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Family & Divorce Law

When to Consider Getting a Legal Separation vs a Divorce

By Tolison & Williams / June 23, 2020

Legal separation and filing for a divorce are two distinct and different legal situations, even though the outcomes of each are rather similar. Both of these do involve a filing with the court, and, ultimately, both spouses will be bound by the terms of these decisions.

What's the Difference Between Divorce and Separation?

In short, the legal difference between a separation and a divorce is marital status. With a separation, the couple remains married, even though they may not continue to live together. However, they do agree to separate certain things, such as living arrangements, assets, child residency, and to establish financial support, if warranted.

When two spouses agree to a divorce, the marriage itself is terminated, and the same types of divisions, child custody, and financial support will be a part of that divorce decree.

Deciding between legal separation and divorce usually relates to two factors:

  • Is there a chance that there will be a reconciliation?
  • Would a divorce at this point result in the loss of some critical benefits on the part of either spouse? Examples might be health insurance or retirement benefits.

In these two cases, it is obvious that a legal separation would be a better option than divorce.

When to opt for a Separation

In addition to the two general reasons just mentioned, here are some more specific reasons for choosing separation over divorce:

  • One spouse objects to the divorce, at least right now. This might be for religious reasons, for example.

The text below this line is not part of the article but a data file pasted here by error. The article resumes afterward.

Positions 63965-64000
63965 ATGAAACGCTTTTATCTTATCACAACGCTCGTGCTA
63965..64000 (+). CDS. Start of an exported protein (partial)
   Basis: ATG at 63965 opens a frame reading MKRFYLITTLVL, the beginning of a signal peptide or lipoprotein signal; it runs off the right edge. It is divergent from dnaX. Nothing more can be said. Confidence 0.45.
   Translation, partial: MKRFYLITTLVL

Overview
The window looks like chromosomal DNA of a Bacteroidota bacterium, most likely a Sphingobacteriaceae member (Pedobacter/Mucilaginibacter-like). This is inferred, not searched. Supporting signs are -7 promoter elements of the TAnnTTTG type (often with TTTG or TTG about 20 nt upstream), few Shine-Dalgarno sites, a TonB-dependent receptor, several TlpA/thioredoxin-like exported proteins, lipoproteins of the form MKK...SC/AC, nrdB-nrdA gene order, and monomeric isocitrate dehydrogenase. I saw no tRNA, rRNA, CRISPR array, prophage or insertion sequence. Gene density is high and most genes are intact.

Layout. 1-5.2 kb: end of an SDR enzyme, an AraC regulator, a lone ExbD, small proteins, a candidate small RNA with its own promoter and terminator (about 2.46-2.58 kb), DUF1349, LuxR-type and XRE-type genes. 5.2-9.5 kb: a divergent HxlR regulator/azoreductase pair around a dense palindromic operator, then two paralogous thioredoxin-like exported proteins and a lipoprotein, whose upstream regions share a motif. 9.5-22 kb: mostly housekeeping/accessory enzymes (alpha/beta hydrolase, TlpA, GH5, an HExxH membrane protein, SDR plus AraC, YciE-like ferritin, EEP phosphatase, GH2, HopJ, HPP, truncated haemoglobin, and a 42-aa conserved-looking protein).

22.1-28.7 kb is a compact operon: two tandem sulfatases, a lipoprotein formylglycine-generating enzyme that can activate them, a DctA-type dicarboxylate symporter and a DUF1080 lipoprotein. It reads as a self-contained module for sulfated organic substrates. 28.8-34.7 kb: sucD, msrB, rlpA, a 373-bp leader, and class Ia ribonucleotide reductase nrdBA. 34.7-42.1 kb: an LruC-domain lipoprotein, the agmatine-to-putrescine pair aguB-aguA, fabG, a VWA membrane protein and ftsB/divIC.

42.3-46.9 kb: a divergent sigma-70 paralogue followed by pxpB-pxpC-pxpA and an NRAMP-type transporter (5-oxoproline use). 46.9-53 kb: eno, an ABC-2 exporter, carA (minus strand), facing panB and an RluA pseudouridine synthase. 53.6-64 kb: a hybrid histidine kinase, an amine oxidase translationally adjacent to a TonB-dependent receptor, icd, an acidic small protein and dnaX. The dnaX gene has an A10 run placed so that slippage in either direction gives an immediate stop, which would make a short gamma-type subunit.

• There may be a tax benefit to remaining married.
  • The couple has not been married for ten years, and a divorce will mean that a spouse will not be eligible for social security benefits in the future.
  • The couple does not yet meet eligibility requirements for a divorce in Colorado, such as residency. To get a divorce, at least one of the spouses must have been a resident of Colorado for at least 90 days.
  • One or both spouses find the divorce proceedings to be too stressful at this point but do want a court-approved agreement of separation for now. 

Remember: legal separation involves a formal agreement. It's a more weighted decision than merely deciding to live apart for some time.

Why Having a Formal Marriage Separation Agreement is Important

Separation agreements typically cover such areas as property and asset division, child custody, along with visitation schedules, support payment amounts, and any other unique circumstances a couple might have.

All of these things matter, because, once filed in court, your separation agreement usually becomes a template the court will use for an eventual divorce. As you consider the terms of a legal separation, you should think about what you would want should a divorce occur in the future. You will want to consult with an attorney so that your interests will be protected in the legal separation agreement.

When Divorce is the Better Option

If you are certain that reconciliation is not going to happen, and if you have been married for at least 10 years, your better option may be to simply go through with a divorce. If both you and your spouse can agree on the separation terms, then skipping the legal separation agreement step will save the time and cost of an additional court proceeding.

Which of these is best for you depends on your unique situation. And a qualified divorce attorney can advise you as to your better option. We're happy to answer your questions!

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Tags: Divorce Family Law

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